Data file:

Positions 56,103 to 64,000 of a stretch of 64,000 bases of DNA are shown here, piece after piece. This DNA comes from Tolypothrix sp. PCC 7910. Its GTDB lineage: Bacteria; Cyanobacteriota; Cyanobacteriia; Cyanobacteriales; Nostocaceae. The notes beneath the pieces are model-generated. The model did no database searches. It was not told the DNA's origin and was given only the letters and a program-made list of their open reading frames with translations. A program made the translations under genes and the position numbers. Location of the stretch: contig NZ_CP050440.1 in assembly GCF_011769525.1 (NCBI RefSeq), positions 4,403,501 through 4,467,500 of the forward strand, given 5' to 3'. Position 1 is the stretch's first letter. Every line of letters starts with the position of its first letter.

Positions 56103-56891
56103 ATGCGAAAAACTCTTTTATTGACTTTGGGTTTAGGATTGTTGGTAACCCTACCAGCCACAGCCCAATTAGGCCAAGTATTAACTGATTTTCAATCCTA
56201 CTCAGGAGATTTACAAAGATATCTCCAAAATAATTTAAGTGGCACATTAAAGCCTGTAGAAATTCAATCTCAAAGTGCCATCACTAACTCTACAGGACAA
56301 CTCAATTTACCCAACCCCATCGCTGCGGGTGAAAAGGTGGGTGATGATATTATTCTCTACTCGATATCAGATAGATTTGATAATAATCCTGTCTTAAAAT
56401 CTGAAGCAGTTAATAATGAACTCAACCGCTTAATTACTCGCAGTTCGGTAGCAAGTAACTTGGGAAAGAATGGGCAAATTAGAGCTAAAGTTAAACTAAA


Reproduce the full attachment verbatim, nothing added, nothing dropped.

Positions 56,103 to 64,000 of a stretch of 64,000 bases of DNA are shown here, piece after piece. This DNA comes from Tolypothrix sp. PCC 7910. Its GTDB lineage: Bacteria; Cyanobacteriota; Cyanobacteriia; Cyanobacteriales; Nostocaceae. The notes beneath the pieces are model-generated. The model did no database searches. It was not told the DNA's origin and was given only the letters and a program-made list of their open reading frames with translations. A program made the translations under genes and the position numbers. Location of the stretch: contig NZ_CP050440.1 in assembly GCF_011769525.1 (NCBI RefSeq), positions 4,403,501 through 4,467,500 of the forward strand, given 5' to 3'. Position 1 is the stretch's first letter. Every line of letters starts with the position of its first letter.

Positions 56103-56891
56103 ATGCGAAAAACTCTTTTATTGACTTTGGGTTTAGGATTGTTGGTAACCCTACCAGCCACAGCCCAATTAGGCCAAGTATTAACTGATTTTCAATCCTA
56201 CTCAGGAGATTTACAAAGATATCTCCAAAATAATTTAAGTGGCACATTAAAGCCTGTAGAAATTCAATCTCAAAGTGCCATCACTAACTCTACAGGACAA
56301 CTCAATTTACCCAACCCCATCGCTGCGGGTGAAAAGGTGGGTGATGATATTATTCTCTACTCGATATCAGATAGATTTGATAATAATCCTGTCTTAAAAT
56401 CTGAAGCAGTTAATAATGAACTCAACCGCTTAATTACTCGCAGTTCGGTAGCAAGTAACTTGGGAAAGAATGGGCAAATTAGAGCTAAAGTTAAACTAAA